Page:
Format

Send to

Choose Destination
Eur J Biochem. 1998 Jul 15;255(2):369-82.

Reconstitution of beta2-adrenoceptor-GTP-binding-protein interaction in Sf9 cells--high coupling efficiency in a beta2-adrenoceptor-G(s alpha) fusion protein.

Author information

1
Howard Hughes Medical Institute, Stanford University Medical School, California 94305-5428, USA.

Abstract

In most studies, coupling of the beta2-adrenoceptor (beta2AR) to the stimulatory, heterotrimeric GTP-binding protein of adenylyl cyclase the (Gs) is studied indirectly by measuring adenylyl cyclase activation. The aim of this study was to establish a model system in which beta2AR-Gs interactions can be studied directly at the level of the G-protein. We expressed the beta2AR alone, in combination with the alpha-subunit of Gs (G(s alpha)), and as fusion protein with G(s alpha) (beta2AR-G(s alpha)) in Sf9 insect cells. The beta2AR expressed alone couples poorly to the endogenous G(s alpha)-like G-protein of Sf9 cells since no high-affinity agonist binding could be detected, and the effects of agonist and inverse agonist on adenylyl cyclase, high-affinity GTPase and guanosine 5'-O-(3-thiotriphosphate) (GTP[S]) binding were small. Beta2AR-G(s alpha) reconstituted high-affinity agonist binding and regulated adenylyl cyclase more effectively than the beta2AR co-expressed with a large excess of G(s alpha). In membranes expressing beta2AR-G(s alpha), highly effective agonist- and inverse agonist regulation of high-affinity GTP hydrolysis and GTP[S] binding was observed. In contrast, agonist and inverse agonist regulation of GTP hydrolysis and GTP[S] binding in membranes expressing beta2AR and G(s alpha) as separate proteins was difficult to detect. Our data show that the beta2AR interacts with G(s alpha) more efficiently when expressed as a fusion protein than when expressed with an excess of non-fused G(s alpha). The beta2AR-G(s alpha) fusion protein provides a very sensitive model system to study the regulation of Gs function by beta2AR agonists and inverse agonists directly at the level of the G-protein.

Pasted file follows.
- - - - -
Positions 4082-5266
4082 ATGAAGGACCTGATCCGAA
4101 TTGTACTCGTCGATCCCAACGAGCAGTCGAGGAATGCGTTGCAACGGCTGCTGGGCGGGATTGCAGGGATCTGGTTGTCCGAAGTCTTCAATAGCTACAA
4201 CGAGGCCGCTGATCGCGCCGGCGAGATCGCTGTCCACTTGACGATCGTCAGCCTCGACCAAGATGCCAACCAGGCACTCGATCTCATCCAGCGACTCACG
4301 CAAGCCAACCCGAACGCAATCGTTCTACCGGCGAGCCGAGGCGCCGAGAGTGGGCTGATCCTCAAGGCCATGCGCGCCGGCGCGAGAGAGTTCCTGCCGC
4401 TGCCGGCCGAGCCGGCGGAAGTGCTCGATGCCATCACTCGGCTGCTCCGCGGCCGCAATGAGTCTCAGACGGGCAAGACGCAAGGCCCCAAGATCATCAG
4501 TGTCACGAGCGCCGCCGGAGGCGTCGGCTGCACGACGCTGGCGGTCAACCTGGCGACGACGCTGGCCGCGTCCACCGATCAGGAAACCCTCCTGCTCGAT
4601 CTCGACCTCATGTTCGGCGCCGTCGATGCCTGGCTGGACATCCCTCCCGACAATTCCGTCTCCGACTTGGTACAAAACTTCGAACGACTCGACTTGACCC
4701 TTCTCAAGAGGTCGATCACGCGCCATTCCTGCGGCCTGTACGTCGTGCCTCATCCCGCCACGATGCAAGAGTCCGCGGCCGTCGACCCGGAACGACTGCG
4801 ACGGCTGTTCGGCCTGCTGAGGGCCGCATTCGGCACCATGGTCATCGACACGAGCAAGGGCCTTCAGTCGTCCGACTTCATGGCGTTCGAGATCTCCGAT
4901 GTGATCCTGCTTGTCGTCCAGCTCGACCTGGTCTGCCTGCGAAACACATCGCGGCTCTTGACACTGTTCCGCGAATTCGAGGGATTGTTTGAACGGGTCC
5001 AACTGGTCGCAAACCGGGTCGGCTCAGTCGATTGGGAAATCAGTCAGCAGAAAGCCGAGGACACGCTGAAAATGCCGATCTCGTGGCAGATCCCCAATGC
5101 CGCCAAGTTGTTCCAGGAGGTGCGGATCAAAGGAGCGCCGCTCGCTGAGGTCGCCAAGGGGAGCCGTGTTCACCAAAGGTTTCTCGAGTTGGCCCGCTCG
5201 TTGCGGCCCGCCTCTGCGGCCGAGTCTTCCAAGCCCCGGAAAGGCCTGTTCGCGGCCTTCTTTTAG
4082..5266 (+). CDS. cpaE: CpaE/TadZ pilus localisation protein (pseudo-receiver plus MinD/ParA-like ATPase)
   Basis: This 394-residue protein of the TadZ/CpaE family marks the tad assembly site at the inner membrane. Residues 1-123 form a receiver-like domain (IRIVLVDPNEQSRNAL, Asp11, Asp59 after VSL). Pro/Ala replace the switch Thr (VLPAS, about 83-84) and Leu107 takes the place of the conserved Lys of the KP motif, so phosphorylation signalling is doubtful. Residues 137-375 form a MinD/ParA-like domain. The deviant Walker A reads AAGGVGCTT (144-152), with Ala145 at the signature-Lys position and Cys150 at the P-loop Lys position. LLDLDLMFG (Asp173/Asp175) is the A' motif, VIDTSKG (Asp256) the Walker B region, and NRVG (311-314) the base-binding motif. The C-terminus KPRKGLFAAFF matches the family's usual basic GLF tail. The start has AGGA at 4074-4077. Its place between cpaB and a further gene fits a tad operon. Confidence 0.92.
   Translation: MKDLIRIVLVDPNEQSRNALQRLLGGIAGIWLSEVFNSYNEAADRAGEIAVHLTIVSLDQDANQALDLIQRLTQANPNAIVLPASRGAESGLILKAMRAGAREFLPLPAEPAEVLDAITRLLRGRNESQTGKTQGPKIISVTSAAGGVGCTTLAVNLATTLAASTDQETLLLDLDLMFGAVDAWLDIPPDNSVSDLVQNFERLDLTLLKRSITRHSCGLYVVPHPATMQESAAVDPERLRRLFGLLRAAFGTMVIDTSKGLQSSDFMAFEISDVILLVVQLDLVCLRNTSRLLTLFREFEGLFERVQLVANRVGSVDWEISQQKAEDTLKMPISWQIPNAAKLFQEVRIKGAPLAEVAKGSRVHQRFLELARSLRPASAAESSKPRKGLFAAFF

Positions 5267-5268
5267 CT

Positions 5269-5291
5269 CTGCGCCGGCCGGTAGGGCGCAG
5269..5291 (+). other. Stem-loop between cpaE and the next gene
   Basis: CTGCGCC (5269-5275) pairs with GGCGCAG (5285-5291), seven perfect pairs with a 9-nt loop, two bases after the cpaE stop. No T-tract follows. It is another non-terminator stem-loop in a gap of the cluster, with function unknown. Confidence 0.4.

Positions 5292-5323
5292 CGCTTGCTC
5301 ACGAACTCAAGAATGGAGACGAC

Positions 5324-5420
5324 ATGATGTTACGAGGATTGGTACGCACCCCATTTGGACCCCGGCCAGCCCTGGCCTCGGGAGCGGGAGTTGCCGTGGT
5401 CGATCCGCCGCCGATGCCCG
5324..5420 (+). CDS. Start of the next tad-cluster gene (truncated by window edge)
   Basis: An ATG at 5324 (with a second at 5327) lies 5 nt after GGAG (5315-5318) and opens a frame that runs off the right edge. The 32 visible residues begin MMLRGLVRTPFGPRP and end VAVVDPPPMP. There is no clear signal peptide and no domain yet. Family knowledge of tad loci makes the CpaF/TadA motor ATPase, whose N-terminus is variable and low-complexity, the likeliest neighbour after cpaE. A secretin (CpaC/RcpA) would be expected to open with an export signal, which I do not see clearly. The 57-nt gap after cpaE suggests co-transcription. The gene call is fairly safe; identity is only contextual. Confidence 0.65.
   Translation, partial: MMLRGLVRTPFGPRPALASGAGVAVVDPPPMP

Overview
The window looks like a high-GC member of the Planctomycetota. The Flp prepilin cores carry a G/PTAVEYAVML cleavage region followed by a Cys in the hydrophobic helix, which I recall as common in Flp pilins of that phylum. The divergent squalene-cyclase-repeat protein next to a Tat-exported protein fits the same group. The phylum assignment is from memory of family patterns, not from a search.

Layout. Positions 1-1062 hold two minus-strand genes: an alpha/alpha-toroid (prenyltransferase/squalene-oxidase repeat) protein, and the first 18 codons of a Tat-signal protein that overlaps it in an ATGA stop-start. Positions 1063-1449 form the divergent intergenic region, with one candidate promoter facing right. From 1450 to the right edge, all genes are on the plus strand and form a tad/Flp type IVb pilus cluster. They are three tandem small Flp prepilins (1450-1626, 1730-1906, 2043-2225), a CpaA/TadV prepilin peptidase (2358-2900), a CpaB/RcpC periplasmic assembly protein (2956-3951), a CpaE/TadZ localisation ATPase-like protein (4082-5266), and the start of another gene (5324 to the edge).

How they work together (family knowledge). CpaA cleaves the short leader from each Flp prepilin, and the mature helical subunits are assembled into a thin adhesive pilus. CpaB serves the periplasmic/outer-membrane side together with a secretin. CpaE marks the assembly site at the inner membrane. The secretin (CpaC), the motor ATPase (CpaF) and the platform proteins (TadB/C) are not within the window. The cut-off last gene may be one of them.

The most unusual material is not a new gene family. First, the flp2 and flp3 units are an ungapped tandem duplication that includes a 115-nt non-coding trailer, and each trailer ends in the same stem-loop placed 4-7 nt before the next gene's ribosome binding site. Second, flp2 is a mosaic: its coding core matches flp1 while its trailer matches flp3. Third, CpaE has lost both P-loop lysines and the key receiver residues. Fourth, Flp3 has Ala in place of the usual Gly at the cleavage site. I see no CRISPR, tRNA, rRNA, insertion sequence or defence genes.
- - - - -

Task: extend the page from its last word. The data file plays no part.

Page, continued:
[Indexed for MEDLINE]
Free full text

Supplemental Content

Full text links

Icon for Wiley
Loading ...
Support Center